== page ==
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[96] friends in the happiest and simplest manner. Mad. Litta was there [one of the daughters]; Mad. Arconati [another daughter], always intellectual and agreeable; and several of the friends and relations of Count Confalonieri; and I had a very pleasant visit of one or two hours.

June 10.—. . . . One morning Mad. Arconati, with her brother, the Marquis Trotti, and two or three other persons, took us out to an old and deserted villa of the Marquis Trotti, and showed us there a very large establishment for raising silk-worms, the great staple of this part of Lombardy . . . .

. . . . Two evenings we spent at Manzoni's, whose house is the only one in Milan, I am told, where society is freely received. His wife was ill, and we did not see her, but his venerable mother was there, his daughters, and a few of his friends, the Casatis, Baron Trechi, and some others. Among them was one of Confalonieri's brothers, whom I met at Prince Metternich's last summer. Both evenings were very agreeable, for it was impossible not to feel that the people were kind and good.

Manzoni talked well, and upon subjects where he might have been excused from talking at all, because it would have been no discredit to him to have been ignorant; such as the commercial difficulties in the United States, which he regarded in their most important point of view, their moral effect on the people; the slave question, on which he is a thorough abolitionist, so far as to hold that it is our duty at once to do something which shall insure emancipation at some future time, however remote, so that the principle should be now acknowledged.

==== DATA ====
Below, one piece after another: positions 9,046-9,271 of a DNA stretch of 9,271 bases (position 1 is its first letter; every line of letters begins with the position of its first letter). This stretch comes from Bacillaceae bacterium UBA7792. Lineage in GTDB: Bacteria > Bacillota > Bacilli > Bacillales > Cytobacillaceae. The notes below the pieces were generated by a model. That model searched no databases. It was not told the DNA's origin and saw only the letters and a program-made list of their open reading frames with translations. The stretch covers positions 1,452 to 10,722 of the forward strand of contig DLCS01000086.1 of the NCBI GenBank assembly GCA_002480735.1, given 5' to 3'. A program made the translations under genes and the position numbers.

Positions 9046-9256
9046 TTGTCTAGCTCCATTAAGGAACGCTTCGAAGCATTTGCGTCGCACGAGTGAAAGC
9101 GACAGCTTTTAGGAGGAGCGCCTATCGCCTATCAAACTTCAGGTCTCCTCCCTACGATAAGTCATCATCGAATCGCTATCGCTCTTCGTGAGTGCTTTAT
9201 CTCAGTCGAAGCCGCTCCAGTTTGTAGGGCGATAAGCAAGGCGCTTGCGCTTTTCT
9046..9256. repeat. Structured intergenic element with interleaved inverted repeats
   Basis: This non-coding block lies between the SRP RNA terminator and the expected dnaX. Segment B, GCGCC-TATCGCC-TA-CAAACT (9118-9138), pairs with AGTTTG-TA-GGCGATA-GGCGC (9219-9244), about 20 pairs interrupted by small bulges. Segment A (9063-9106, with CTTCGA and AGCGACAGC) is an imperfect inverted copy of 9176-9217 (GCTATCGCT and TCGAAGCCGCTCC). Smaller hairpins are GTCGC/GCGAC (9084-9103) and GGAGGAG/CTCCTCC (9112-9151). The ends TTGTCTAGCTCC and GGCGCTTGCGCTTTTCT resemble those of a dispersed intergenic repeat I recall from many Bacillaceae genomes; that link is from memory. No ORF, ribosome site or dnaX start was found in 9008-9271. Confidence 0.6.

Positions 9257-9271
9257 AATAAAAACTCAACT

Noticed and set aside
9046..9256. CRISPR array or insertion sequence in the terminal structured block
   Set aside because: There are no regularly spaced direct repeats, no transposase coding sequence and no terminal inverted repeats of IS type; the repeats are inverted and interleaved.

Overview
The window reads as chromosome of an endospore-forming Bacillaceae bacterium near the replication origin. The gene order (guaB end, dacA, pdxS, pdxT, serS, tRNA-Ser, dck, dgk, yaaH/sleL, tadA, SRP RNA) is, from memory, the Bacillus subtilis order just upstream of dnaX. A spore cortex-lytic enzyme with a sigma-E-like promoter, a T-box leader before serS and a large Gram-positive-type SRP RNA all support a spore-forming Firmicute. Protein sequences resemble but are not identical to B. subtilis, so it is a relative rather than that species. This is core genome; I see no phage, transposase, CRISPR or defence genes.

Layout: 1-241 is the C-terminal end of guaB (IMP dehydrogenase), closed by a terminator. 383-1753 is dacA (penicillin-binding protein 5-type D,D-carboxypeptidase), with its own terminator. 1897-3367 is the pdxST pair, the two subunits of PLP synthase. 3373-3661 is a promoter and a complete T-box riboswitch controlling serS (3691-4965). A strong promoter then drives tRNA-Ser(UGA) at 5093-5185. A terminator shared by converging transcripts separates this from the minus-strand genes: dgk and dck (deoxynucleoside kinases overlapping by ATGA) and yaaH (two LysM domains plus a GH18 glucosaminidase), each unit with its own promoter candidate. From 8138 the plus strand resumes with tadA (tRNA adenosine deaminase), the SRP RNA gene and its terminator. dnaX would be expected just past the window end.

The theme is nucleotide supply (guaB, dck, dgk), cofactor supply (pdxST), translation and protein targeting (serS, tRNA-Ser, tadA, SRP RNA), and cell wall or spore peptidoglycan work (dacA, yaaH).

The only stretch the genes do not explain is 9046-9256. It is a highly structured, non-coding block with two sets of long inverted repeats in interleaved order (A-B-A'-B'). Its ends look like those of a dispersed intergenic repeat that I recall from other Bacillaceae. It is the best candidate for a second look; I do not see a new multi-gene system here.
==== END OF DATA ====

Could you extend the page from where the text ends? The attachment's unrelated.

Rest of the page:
Of his timid sensitiveness I have heard many more striking facts: such as, that he does not like to be in any sort of solitude, not even to go alone to say his prayers in church; that he makes no visits, because he does not know whom he may meet, etc. Yet with all this he has a high and even bold sense of duty, and not a little moral courage, maintaining his liberal opinions on all occasions with frankness. His popularity as a writer is extraordinary. Nothing like it has been known in Italy for a century; nor has any man since Alfieri produced so striking an effect on the popular feeling. Traces of the ‘Promessi Sposi’ are found everywhere, from the Pitti Palace where the Grand Duke is having a room painted in fresco with designs from it—to the chintz on the sofas and chairs in the taverns, which are often covered with its story. Of the editions of it there seems to be no end. Meantime, he himself loses nothing either of the

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